Q. What types of cases are assigned as pro bono cases?
Most mandatory pro bono cases fall within three categories: violation of domestic violence restraining orders; municipal appeals; and parole revocation hearings.
Q. I am completely retired from the practice of law. Am I required to do pro bono cases?
No, you are exempt from mandatory pro bono. You should request exemption code 86 on the annual pro bono questionnaire that is part of the online annual attorney registration.
Q. I recently lost my job with a law firm and have not yet found another law job. Am I required to do pro bono cases?
No, while you are not practicing law you are exempt from mandatory pro bono. You should request exemption code 86 on the annual pro bono questionnaire that is part of the online annual attorney registration. When you obtain new legal employment, you are required to update your online attorney registration.
Q. I am an attorney, admitted in New Jersey and I am employed as an in-house counsel with my primary office in New Jersey. I do not engage in private practice. Am I required to do pro bono cases?
Yes. The Supreme Court has determined that attorneys who are in-house counsel with offices in New Jersey and who are in good standing are eligible to receive pro bono assignments, because their work constitutes practicing law.
Q. I am an attorney who maintains a bona fide law office in New Jersey. However, I have not represented a private client out of that office for more than a year. Am I required to do pro bono cases?
Yes. The Supreme Court has determined that any attorney who maintains a bona fide law office in New Jersey, regardless of the amount of activity out of that office, is eligible to receive assignments.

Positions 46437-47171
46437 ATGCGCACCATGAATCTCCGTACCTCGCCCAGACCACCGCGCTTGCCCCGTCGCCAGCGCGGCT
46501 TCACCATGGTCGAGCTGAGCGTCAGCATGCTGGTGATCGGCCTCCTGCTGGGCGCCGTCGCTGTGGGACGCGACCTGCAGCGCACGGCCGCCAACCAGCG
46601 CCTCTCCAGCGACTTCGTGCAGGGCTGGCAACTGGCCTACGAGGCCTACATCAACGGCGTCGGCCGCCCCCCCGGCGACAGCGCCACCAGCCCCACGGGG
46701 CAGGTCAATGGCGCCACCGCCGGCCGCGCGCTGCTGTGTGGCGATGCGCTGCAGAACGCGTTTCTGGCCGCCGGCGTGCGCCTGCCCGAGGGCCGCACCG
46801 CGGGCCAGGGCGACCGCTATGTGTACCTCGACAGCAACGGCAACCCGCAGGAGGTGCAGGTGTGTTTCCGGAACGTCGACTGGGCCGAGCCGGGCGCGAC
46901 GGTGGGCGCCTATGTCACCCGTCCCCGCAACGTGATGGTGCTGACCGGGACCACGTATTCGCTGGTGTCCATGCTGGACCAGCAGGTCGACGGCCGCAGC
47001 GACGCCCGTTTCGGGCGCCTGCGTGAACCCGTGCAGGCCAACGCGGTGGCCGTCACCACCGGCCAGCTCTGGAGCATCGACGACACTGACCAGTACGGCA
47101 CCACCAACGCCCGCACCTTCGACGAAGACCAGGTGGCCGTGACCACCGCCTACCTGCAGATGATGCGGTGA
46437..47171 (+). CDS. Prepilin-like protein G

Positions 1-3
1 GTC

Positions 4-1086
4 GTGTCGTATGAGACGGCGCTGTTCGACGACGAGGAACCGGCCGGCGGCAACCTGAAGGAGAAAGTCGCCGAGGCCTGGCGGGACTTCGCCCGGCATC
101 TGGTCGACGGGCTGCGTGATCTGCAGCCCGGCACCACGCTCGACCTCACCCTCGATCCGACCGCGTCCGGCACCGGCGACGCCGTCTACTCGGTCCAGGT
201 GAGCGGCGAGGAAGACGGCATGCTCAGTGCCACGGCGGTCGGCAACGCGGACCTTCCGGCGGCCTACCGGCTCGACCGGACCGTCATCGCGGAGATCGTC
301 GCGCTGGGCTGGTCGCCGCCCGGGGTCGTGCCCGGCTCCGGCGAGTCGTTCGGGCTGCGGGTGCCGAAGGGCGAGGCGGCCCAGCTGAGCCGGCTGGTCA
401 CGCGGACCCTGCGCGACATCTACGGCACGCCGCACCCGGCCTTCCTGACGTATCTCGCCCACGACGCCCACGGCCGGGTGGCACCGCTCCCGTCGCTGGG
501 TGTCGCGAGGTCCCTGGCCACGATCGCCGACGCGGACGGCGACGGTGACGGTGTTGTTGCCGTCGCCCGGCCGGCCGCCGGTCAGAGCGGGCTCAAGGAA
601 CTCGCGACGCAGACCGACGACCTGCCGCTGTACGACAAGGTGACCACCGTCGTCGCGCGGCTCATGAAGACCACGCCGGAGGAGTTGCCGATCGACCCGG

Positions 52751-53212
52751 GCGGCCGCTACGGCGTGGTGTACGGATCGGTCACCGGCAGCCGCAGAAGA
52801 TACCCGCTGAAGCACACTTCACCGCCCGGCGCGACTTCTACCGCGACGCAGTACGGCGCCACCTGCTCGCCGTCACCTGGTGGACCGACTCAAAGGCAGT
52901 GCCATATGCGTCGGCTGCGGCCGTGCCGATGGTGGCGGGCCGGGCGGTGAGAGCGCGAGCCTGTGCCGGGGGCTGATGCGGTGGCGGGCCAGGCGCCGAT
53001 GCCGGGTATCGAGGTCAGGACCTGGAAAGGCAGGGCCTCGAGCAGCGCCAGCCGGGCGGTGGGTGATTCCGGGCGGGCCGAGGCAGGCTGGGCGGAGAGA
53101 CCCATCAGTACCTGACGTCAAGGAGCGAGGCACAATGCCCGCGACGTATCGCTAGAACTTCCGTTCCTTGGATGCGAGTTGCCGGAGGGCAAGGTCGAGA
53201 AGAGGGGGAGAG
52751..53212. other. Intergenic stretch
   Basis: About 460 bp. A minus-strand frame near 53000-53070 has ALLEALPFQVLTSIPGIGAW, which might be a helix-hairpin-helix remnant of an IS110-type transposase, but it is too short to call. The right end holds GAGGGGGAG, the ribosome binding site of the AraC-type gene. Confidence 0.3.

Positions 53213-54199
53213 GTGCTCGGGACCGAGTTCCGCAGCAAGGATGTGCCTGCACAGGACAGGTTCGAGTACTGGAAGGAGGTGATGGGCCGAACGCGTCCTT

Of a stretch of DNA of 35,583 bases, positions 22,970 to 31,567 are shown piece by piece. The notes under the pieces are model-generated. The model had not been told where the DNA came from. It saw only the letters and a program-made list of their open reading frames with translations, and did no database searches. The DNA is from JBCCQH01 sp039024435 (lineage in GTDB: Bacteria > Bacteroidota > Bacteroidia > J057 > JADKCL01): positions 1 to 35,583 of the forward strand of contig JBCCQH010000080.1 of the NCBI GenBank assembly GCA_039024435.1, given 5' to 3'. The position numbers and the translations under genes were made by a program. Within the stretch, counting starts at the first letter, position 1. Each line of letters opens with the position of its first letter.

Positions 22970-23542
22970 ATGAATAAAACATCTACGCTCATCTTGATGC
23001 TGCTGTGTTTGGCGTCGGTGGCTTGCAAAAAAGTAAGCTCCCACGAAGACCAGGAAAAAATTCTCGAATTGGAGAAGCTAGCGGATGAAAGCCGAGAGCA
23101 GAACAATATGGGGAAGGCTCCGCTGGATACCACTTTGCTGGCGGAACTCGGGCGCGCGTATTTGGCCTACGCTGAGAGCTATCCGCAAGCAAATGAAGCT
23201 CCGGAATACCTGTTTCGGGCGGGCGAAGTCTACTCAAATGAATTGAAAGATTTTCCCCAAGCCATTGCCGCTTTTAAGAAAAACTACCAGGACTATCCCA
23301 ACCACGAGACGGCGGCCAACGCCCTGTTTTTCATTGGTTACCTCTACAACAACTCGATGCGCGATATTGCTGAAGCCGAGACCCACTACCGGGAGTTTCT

Q. I am an attorney who occasionally works for a local law firm. I am not formally affiliated with that firm, but only work on an as needed basis. Am I eligible to claim an exemption from pro bono?
No. The Supreme Court has determined that attorneys who work on a per diem basis are eligible to receive pro bono assignments. However, the Court has further determined that an assignment should only be made during a time that these attorneys are actively practicing law in New Jersey.
Q. I am an attorney who practices law by being placed by a temporary employment agency in law firms or corporations. Am I eligible to claim an exemption from pro bono?
No. The Supreme Court has determined that attorneys who practice law through temporary employment agencies are eligible to receive pro bono assignments. However, the Court has further determined that an assignment should only be made during a time that these attorneys are actively practicing law in New Jersey.
Q. Can an attorney with bona fide offices in both NJ and PA donate legal services to a domestic violence prevention program in Philadelphia and use that volunteer work to claim exemption from the New Jersey pro bono requirement?
No. Under exemption code 88, an attorney may claim an exemption if he or she can certify that he or she has performed at least twenty-five (25) hours of pro bono services for domestic violence service providers. However, the volunteer work must be done in New Jersey in order to claim the exemption.